And as that story unfolds the joy and abundance that are my birthright begins to express in every experience… every turn.

Forgiveness comes easy and release gently follows.

Finding Clarity in the Midst of Terror

terrorI won’t pretend to understand why some New Thought and Dharma teachers have gone silent about the concerns that so many are facing right now, especially in the United States.

I’ve personally been dismissed by some of them, when I shared that I too struggle with emotions that are very real, over the prospects of one of the most dangerous sociopaths this world has seen since Adolf Hitler taking office in one of the most powerful roles in the Western World.

Sometimes I think it’s that they don’t know what to say, and are not really willing to allow themselves to go down that road. That’s where New Thought gets a bit mixed up with New Age fluff — where we pretend that we have to think all unicorns and rainbows and everything will be magically OK.

fearThe difficulty I have with that is that magick can be a temporary fix, where the transformative power of the Science of Spiritual Living is permanent and universal in scope.

I also think that sometimes experience (or lack thereof) plays a role, as does a fear of being controversial and unpopular. Those whose White Privilege has never caused them to experience real prejudice or oppression might not have the personal framework with which to truly empathise with the men and women whose civil rights and human rights are at stake.

This doesn’t mean that those teachers are not concerned, nor that they wouldn’t be first to step forward and stand on the front lines with us in solidarity. But when the going gets tough, I don’t honestly believe I can count on them not to turn and run either.

So where do we go from here?

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A New Year begins…

black_buddhaAs a new year begins, I am reminded of something the Enlightened One once taught his students,

“An enemy can hurt an enemy, and one who hates another can harm him; but one’s own mind, if wrongly directed and undisciplined, can do far greater harm than either of these.”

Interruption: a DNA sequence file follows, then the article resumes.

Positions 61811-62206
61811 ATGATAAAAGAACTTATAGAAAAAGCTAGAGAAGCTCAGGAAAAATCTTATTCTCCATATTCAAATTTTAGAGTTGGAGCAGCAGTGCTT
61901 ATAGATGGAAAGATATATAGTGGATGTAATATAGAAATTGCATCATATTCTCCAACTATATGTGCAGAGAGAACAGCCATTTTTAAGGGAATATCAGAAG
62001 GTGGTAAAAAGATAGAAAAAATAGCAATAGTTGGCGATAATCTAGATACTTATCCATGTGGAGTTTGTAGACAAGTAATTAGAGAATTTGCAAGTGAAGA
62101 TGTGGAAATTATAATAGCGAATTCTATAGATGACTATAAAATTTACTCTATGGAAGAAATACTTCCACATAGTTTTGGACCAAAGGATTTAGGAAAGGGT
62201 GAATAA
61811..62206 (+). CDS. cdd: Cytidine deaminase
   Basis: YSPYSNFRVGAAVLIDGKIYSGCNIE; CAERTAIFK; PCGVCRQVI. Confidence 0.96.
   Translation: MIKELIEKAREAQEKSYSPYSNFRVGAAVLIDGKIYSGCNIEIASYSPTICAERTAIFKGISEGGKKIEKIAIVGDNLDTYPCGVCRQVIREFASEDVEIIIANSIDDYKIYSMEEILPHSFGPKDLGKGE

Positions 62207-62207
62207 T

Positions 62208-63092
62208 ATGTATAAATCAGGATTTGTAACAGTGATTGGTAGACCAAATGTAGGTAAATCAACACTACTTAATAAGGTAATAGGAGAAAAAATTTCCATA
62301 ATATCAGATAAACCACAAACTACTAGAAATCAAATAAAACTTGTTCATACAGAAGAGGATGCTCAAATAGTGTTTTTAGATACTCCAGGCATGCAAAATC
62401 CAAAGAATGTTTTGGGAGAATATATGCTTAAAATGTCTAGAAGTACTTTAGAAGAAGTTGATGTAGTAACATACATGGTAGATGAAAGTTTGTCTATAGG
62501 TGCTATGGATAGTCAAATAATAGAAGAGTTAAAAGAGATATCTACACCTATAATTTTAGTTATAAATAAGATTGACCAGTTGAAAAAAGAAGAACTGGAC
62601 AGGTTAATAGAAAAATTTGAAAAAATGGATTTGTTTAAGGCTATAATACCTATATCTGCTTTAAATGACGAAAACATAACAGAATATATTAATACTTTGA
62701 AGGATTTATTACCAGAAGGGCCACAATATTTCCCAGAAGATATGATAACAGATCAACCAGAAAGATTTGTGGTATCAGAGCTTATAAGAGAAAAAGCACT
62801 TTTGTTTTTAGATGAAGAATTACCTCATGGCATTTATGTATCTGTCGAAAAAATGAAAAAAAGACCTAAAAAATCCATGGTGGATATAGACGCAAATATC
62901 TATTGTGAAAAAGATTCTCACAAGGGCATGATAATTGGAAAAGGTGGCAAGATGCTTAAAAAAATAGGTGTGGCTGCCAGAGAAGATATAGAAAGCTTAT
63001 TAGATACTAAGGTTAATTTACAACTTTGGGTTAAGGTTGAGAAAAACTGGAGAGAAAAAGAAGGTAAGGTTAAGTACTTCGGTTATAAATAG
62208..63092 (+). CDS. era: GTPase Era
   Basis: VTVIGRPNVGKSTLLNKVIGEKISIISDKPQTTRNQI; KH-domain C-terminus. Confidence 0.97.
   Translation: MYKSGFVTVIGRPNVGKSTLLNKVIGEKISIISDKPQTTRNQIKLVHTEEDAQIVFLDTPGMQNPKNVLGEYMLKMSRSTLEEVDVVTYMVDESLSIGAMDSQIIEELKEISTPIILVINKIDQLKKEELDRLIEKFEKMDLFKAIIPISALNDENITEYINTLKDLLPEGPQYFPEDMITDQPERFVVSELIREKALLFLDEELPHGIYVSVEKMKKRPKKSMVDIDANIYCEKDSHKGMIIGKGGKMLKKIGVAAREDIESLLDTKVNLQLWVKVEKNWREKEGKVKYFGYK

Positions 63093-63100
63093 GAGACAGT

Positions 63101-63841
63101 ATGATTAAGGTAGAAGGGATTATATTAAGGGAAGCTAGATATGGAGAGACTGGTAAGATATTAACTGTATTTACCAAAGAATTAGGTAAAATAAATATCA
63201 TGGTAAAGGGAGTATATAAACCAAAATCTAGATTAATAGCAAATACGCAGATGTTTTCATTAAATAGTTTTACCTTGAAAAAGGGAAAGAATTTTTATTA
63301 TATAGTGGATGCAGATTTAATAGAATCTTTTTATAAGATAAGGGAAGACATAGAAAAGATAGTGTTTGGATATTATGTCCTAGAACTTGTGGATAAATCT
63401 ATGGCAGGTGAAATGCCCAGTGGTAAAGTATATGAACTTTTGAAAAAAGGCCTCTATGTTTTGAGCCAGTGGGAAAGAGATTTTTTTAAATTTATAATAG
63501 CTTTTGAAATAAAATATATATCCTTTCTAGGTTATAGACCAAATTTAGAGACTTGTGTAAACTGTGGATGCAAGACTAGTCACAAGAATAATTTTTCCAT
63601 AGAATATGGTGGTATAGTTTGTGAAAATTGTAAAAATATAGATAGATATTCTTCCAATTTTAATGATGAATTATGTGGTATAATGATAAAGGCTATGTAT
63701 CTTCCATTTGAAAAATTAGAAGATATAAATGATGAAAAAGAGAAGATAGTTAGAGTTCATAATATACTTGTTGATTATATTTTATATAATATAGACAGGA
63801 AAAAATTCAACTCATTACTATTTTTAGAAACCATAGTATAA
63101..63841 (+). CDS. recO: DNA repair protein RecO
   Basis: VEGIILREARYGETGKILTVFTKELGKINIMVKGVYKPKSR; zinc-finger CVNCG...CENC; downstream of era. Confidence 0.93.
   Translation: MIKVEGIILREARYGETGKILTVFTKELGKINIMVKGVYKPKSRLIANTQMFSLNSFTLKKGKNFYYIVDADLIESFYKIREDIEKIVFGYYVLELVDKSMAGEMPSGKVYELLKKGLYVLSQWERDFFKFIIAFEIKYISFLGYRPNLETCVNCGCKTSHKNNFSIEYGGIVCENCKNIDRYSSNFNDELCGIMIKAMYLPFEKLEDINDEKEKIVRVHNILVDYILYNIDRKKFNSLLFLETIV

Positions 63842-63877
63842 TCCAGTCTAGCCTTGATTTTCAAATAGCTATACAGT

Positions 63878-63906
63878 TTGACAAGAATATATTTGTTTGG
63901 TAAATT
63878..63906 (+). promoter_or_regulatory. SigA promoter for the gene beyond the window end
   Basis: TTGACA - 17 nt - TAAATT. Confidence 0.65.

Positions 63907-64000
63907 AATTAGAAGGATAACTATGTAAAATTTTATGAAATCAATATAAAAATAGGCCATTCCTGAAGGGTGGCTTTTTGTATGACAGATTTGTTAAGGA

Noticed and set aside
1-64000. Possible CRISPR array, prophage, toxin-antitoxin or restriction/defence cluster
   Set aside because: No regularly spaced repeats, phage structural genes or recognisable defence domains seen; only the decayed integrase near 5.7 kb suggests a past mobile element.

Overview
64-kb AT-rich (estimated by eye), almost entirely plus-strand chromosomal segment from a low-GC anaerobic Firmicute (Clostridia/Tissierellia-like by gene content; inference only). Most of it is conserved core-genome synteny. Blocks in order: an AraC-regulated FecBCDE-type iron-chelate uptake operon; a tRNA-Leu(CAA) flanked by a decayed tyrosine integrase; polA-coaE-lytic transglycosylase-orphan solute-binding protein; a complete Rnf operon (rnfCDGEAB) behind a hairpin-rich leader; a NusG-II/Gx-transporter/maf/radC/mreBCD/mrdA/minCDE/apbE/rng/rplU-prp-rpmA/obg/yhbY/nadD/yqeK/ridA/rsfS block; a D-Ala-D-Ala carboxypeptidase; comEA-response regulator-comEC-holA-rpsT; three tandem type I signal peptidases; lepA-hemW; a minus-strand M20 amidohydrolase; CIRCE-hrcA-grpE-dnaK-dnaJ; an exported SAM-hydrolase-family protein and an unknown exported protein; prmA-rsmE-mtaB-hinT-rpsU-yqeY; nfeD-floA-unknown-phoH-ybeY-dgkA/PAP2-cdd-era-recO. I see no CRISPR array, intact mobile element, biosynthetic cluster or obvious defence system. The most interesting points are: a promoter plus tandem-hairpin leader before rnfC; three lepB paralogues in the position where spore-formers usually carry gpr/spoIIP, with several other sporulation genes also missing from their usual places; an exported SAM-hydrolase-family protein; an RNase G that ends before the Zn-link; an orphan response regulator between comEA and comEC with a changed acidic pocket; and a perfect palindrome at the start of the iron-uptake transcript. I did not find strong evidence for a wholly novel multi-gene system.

Are you willing to discipline your mind in 2015?

There is a prescription in the Tao, which says, “Kneel down, open your heart and hands. Give. Only emptied hands can then receive.”

If we take the time to still ourselves, and enter the fullness of the present moment, where our hearts, minds and hands can open and offer the world whatever we can to alleviate suffering, we free ourselves of those attachments, which may be preventing us from receiving the abundance that is our birthright.

We’ve all made mistakes in the past. Some of us have run away from our spiritual practices, when we didn’t like how uncomfortable it became to be held accountable. Others turned their back on community, when we couldn’t have our way. Some didn’t want to give up the extravagance of our materialistic world, or the abuse we were putting our bodies and minds through, and so we pushed our spiritual practice out of the picture.

None of that matters right now.

We are given a new opportunity in this present moment to step back onto the path. We have the beauty of this moment to make new choices, and to forgive ourselves and others, so that those things we cling to… which cause our hands to be so tightly clenched… can be released, and our open palms can receive the good that has been waiting for us all along.

Karmapa_prayer

And that is why, each year, on January 1st, and again at the start of the Lunar Year (Chinese New Year), we open the doors to our contemplative community and welcome back anyone who has previously gotten off-track, taken a break, or walked away.

No need for explanations. No need for apologies or drama. You are and always have been welcome here.

This year is especially poignant, because the Contemplative Order of Compassion will begin a new chapter in its organic unfolding and evolution, and for this reason, we want to welcome home anyone who is ready to help redefine what it means to be a post-denominational, post-religious, contemplative community, dedicated to sustainable living, the six dimensions of wellness and cultivating the disciplined mind.

Jai Ma!